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SOLIDWORKS vs Solid Edge: How Well They Import Legacy Data from AutoCAD, Pt 2

By Elise Moss, June 12, 2014  

continued from Pt 1

I then selected the top view as the primary view, and the front view as the secondary one (see figure 20).

Figure 20: Selecting the top view as the primary view (and the front view as the secondary one)

Once again, the views were not folded correctly. As far as I was concerned this was the third strike - and out! But I could work with it. I selected the Extrude tool, set it to the Face option, and then selected the outside regions (see figure 21).

Figure 21: Selecting the parts of the part

...only to get the error that the profile was not closed (see figure 22).

Figure 22: Error message about the incomplete part

No problem, I did a quick run of the Clean Sketch tool and then re-tried the extrude operation. This time it extruded without any errors (see figure 23).

Figure 23: Part extrudes correctly

For the second extrude, I selected the inner region of the cylinder, then tried to select the horizontal line to designate the cylinder height, which was demonstrated in an on-line video I had watched (see figure 24).

Figure 24: Selecting inner parts of the extrusion

 However, Solid Edge wouldn't let me pick the horizontal line to set the extrusion distance. So, I went back to the video to see where I had gone wrong. Apparently, I was supposed to define something called keypoints.

I tried selecting just one of the endpoints of the horizontal line, but Solid Edge wouldn't allow the selection. I then added a vertical dimension to verify the height of the cylinder, because I couldn't rely on Solid Edge to set the proper height. I retried, this timepaying attention to the on-screen prompts. I pressed K for explicit point, then E for endpoint, then selected an endpoint on the horizontal line (see figure 25).

Figure 25: Specifying the height of extrusion

The cylinder extruded to the correct height (see figure 26).

Figure 26: The cylinder correctly extruded

I then went through my Feature Browser and unchecked the dimensions and sketches to turn off their visibility (see figure 27).

Figure 27: Hiding dimensions and sketches

...leaving me with the finished 3D part in Solid Edge (see figure 28).

Figure 28: The completed extruded part

So, I had a few fits and starts moving from 2D AutoCAD to 3D Solid Edge, but overall Solid Edge made the experience fairly painless. The prompt bar definitely helped, as did the on-line help.

The biggest obstacle I had came at the end: Solid Edge doesn't see my Dropbox or OneDrive folders. I store many of my projects up on the cloud and the ability to open and locate cloud-based files from inside the software is becoming more and more of a necessity.


Moving onto SOLIDWORKS and how well it brings in a 2D AutoCAD drawing: SOLIDWORKS doesn't have the CleanSketch or Create 3D tools - both of which I found useful in Solid Edge. And so the process to go from 2D to 3D is different in SOLIDWORKS. We would start by opening a new part file in the desired units, and then insert the DWG file as a new sketch.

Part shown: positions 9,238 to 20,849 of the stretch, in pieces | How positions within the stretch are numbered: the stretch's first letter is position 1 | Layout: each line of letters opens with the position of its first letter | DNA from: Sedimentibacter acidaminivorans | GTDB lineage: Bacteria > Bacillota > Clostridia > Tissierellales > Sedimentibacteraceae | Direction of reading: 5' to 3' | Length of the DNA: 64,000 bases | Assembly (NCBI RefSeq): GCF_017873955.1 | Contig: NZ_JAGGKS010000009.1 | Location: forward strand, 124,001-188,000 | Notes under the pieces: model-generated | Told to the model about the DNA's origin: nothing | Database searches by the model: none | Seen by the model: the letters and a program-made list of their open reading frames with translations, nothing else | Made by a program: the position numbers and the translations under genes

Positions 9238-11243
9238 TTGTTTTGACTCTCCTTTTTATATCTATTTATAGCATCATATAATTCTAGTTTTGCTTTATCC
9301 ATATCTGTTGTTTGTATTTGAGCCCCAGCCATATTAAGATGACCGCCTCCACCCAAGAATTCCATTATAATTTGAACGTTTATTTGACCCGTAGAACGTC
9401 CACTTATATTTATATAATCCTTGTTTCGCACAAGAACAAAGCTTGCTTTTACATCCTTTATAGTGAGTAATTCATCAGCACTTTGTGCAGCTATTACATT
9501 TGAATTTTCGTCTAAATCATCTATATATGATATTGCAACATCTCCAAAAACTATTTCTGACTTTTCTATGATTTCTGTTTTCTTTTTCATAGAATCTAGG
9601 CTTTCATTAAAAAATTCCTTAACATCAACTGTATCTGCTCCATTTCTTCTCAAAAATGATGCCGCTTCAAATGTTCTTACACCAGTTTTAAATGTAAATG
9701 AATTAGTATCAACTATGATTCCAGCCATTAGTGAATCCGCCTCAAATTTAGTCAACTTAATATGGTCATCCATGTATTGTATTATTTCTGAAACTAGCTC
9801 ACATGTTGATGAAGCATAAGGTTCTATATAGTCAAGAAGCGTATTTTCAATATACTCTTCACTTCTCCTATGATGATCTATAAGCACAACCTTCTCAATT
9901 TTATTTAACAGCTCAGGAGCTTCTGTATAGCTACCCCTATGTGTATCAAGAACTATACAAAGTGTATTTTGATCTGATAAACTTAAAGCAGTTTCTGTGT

To insert a 2D AutoCAD file into a sketch in SOLIDWORKS, highlight the destination plane, then go to Insert-> DXF/DWG (see figure 29).

Figure 29: Accessing DWG files in SOLIDWORKS

Enable import to part as 2D sketch, and then press Next (see figure 30).

Figure 30: Choosing how to import the AutoCAD drawing

Among the options, I enabled the "Add constraints" option to try to keep the sketch as clean as possible (see figure 31). Then I pressed Next.

Figure 31: Enabling constraints

I find it is helpful to locate the sketch so it is centered on the part origin, and so I select Define Sketch Origin (see figure 32).

Figure 32: Enabling Define Sketch Origin option in SOLIDWORKS

To redefine the origin, I zoomed into the preview window and selected the center point of the circle (see figure 33). Then I pressed Apply. Note the dimensions updated based on the selection. There is no snap to the AutoCAD elements, so I was basically eyeballing it.

Figure 33: Picking the circle's center without snaps

Sure enough, when I inspected the sketch it was off ever so slightly from the origin (see figure 34). I am not sure if it would not have been better to not bother defining the sketch origin, as I had to adjust the sketch position any way using the Move tool.

Figure 34: Checking the origin offset

SOLIDWORKS is able to define the two regions without any additional clean up required. I entered in the value and pressed Enter to create the first extrusion (see figure 35).

Figure 35: Extruding the sketch

For the second extrusion, I selected the outer circular region and then entered in the desired height (see figure 36). I definitely felt the loss of the advantage provided by Solid Edge and its keypoint options.

Figure 36: Extruding the inner cylinder

And so I finished the extrusion part in SOLIDWORKS (see figure 37).

Figure 37: The part finished in SOLIDWORKS


Both Solid Edge and SOLIDWORKS were able to read a 2D AutoCAD drawing and convert it 3D parts in a matter of minutes. The tools for going from 2D to 3D are more advanced in Solid Edge, so I would name Solid Edge the winner on this one.

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About the Author

Elise Moss has been teaching Autodesk and SOLIDWORKS software for the past decade. She is an Autodesk Certified Instructor and teaches at an Autodesk Authorized Training Center in San Francisco. She speaks regularly at SOLIDWORKS World and leads the Oakland SOLIDWORKS user group. Elise has a mechanical engineering degree. Moreā€¦

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